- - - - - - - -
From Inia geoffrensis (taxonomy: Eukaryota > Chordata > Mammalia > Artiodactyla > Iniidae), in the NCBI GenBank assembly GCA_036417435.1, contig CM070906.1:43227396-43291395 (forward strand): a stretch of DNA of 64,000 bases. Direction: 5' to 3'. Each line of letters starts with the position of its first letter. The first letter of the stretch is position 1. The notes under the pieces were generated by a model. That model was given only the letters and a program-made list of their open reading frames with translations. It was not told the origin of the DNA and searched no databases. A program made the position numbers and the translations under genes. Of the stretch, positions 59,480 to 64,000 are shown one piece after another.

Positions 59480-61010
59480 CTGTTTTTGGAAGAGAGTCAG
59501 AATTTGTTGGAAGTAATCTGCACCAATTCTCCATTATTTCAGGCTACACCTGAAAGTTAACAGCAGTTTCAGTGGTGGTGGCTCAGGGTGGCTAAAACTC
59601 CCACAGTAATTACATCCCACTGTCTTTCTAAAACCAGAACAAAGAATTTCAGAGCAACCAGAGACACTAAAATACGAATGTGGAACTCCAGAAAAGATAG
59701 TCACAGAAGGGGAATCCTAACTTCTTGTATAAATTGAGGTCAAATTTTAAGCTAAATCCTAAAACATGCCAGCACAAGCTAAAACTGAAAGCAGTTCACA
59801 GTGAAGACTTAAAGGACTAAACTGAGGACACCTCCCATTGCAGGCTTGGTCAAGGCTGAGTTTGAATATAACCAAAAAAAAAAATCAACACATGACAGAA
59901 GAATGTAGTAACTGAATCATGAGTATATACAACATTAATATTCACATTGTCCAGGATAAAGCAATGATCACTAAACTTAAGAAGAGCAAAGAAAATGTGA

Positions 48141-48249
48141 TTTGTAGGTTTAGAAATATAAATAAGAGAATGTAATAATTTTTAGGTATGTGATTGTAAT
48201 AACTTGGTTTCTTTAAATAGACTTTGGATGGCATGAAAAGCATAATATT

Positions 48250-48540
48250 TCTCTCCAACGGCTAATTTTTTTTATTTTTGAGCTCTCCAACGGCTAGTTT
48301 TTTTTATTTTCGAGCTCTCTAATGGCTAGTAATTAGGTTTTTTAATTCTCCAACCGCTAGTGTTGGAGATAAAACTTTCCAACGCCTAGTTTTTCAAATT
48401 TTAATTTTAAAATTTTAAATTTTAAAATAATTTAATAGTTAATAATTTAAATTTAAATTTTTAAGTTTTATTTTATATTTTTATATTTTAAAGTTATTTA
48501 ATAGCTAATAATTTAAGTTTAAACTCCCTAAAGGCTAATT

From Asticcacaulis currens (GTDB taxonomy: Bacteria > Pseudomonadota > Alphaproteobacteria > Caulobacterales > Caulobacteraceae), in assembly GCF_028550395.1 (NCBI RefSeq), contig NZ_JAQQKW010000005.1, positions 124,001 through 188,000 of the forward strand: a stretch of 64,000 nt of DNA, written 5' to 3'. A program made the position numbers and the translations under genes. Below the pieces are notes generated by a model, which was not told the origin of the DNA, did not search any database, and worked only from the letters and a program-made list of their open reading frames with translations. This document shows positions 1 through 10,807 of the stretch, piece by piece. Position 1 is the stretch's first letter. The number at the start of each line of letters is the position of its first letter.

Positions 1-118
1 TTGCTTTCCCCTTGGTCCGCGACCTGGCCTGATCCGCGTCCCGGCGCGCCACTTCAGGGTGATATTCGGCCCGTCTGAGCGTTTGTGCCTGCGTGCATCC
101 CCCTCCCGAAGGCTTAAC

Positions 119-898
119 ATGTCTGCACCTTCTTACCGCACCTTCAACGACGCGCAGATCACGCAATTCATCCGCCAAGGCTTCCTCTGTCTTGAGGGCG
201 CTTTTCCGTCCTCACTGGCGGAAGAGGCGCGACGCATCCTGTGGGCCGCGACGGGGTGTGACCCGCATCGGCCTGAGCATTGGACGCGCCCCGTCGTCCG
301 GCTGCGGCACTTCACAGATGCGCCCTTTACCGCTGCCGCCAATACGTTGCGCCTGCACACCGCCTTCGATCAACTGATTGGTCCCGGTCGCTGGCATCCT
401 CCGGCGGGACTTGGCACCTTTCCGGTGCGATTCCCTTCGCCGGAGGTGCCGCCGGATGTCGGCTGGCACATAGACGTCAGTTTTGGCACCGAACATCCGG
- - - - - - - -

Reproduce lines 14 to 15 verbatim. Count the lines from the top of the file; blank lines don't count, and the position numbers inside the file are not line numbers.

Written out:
48301 TTTTTATTTTCGAGCTCTCTAATGGCTAGTAATTAGGTTTTTTAATTCTCCAACCGCTAGTGTTGGAGATAAAACTTTCCAACGCCTAGTTTTTCAAATT
48401 TTAATTTTAAAATTTTAAATTTTAAAATAATTTAATAGTTAATAATTTAAATTTAAATTTTTAAGTTTTATTTTATATTTTTATATTTTAAAGTTATTTA